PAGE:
To get here, I take a large, white ferry boat. It is a one hour ride across the open, windy ocean. The top deck allows me to look out onto the horizon. Seagulls circle around the boat, flying in all around us. I hand them a piece of bread and they never leave us alone, they always come back, wanting more, anticipating more. The feeling I get as the boat slowly approaches the towering cliffs and sandy shores of the island is almost indescribable. As the ferry docks, I take a deep breath and let my feet carry me onto the island. I come here every year; sometimes with my cousins, sometimes with my friends but always with my grandmother and we always have memorable times together.
One beach has always been my favorite. To get there, you have to walk down over 150 stairs and climb over rocks. The view from above is breathtaking, the water looks crystal clear when standing at the top of the cliff; however, filled with many enormous, sharp rocks I know it is as dangerous as it is breathtaking, creating huge waves that tower over me. Over on another section of the beach, there is a mud pit, tucked away high up in a cliff. A long hike up many steep rocks is mandatory to get up there, but it is all worth it for the pure joy of flinging mud at my brother. Once we are clean from all the mud, we pack our stuff up and make our way over to the wooden steps. The dreadful walk back up makes me wonder if it is possible that there are more stairs on the way up than there are going down to the beach.
A taxi comes to pick us up to bring us over to our favorite place to eat, a small restaurant on the other side of the island. Ever since I was little, we have sat in the same spot at the restaurant, the boat bar. It is a tradition for my family, mainly because when we come here, it is the only place that can sit all of us and be together. The table itself is made out of an old, wooden boat and filled with many fake gold coins and seashells. Across from the restaurant, there is a beach with charcoal colored sand and seaweed lined shores. The water is clear enough to see patches of seaweed floating around in it. Looking out on the horizon, we see many boats arriving and departing from the island. The sand feels cool beneath my toes as I walk barefoot down the beach, watching little kids splash around in the water and building sandcastles.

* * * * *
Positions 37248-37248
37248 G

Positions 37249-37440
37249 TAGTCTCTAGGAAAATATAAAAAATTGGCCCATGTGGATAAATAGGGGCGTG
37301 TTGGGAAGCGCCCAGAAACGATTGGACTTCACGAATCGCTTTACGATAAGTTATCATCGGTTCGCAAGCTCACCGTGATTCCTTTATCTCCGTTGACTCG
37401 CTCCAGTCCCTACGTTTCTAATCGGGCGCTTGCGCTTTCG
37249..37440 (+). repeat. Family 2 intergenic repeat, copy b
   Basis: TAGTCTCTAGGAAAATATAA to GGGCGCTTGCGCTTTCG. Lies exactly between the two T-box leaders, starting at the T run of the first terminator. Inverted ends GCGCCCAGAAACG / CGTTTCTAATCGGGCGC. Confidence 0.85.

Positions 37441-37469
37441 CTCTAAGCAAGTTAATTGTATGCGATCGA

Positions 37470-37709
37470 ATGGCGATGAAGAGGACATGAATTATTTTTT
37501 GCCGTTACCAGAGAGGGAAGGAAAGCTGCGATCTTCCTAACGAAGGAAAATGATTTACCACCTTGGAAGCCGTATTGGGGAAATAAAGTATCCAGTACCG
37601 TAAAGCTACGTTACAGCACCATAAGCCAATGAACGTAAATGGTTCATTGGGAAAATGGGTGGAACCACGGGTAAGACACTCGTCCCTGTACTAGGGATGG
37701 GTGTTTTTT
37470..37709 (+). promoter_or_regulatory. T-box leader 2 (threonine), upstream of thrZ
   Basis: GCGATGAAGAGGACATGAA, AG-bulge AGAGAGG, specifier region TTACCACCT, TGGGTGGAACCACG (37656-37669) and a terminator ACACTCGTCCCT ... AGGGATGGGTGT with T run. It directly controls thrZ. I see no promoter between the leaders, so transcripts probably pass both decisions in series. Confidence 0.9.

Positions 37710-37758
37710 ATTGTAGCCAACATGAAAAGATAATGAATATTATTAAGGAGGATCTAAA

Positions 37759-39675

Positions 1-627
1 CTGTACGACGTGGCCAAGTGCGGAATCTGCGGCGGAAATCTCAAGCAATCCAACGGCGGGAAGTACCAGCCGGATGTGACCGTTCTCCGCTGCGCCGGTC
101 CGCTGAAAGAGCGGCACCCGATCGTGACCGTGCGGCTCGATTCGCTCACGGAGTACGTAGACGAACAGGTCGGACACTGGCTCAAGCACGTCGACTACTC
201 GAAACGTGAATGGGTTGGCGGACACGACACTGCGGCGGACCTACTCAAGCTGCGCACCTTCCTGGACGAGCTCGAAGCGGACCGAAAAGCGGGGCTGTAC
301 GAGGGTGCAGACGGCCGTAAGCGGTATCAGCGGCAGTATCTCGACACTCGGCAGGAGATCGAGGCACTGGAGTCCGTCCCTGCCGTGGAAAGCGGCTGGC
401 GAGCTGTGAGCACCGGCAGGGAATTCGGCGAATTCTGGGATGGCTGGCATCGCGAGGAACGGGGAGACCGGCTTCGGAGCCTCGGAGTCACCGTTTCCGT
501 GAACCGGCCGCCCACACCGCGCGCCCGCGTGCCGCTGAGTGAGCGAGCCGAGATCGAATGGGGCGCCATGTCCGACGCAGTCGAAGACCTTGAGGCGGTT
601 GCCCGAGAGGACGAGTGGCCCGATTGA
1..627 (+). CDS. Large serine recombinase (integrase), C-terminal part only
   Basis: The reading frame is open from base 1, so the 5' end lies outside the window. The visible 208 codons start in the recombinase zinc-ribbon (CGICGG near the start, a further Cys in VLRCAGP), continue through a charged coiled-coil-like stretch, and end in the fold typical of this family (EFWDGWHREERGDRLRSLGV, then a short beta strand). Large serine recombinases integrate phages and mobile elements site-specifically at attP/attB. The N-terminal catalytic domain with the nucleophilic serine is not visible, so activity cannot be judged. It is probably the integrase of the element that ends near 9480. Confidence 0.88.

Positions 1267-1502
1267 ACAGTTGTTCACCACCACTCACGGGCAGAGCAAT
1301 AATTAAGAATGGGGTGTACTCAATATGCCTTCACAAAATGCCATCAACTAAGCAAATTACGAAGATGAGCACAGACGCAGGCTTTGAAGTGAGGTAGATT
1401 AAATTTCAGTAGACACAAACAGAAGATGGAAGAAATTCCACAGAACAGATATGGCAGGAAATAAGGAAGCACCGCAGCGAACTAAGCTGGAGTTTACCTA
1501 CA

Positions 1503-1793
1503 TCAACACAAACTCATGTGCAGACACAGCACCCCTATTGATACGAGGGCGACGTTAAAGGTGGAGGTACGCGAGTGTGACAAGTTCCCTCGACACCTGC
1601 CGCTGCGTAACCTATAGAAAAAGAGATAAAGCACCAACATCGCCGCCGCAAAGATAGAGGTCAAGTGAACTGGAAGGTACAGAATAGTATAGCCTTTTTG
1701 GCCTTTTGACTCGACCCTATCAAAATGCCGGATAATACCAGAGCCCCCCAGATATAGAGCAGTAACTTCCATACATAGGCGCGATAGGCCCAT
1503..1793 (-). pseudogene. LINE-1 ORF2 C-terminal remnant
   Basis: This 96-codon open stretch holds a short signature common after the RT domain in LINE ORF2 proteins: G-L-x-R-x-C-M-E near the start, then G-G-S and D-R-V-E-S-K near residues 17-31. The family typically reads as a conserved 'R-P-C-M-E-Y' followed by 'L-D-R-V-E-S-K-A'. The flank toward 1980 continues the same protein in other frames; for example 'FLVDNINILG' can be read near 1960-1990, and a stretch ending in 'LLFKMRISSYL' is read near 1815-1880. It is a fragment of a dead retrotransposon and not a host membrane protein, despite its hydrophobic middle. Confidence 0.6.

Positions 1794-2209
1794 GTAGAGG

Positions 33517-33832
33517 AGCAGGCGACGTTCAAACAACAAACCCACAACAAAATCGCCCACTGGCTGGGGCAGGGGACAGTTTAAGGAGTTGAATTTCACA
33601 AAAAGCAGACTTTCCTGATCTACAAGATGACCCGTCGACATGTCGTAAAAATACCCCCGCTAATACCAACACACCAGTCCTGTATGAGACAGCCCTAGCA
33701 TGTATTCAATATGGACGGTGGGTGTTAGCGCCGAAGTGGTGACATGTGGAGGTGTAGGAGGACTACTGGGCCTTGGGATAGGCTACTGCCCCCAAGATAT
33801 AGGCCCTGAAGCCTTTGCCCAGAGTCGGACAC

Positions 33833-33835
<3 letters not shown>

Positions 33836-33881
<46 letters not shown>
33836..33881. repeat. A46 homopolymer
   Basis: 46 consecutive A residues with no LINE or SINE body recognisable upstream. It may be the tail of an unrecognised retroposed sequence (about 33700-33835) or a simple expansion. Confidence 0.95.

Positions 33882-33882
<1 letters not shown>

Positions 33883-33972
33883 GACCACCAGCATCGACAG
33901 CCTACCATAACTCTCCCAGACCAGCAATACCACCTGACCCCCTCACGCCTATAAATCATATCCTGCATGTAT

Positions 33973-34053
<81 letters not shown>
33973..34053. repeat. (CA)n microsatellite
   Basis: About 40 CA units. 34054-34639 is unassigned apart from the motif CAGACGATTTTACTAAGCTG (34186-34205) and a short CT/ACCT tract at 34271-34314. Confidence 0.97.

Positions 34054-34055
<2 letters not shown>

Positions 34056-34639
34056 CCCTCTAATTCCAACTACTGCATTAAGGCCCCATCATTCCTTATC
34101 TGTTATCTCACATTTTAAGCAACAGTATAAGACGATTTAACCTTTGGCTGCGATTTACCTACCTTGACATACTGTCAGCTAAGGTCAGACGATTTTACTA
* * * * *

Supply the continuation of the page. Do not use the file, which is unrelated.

It starts getting late and as the wind starts to pick up, the salty beach air gets a bit of chill to it. I throw my brand new Block Island sweatshirt on to combat the chill. The last boat leaves around 7 P.M. and as we board, I look out into the open waters. The wind whips around us, picking up the smell of fish, as the captain announces our departure back home. The sunset paints the sky shades of red, orange and pink until it becomes dark. Looking back towards the island and watching it slowly start to disappear from my view; I am saddened by the thought that it will be another year before I return here.
*I gave her the idea for this title. I wish I could take credit for it but even Yankee Magazine has referred to Block Island as the Bermuda of the North.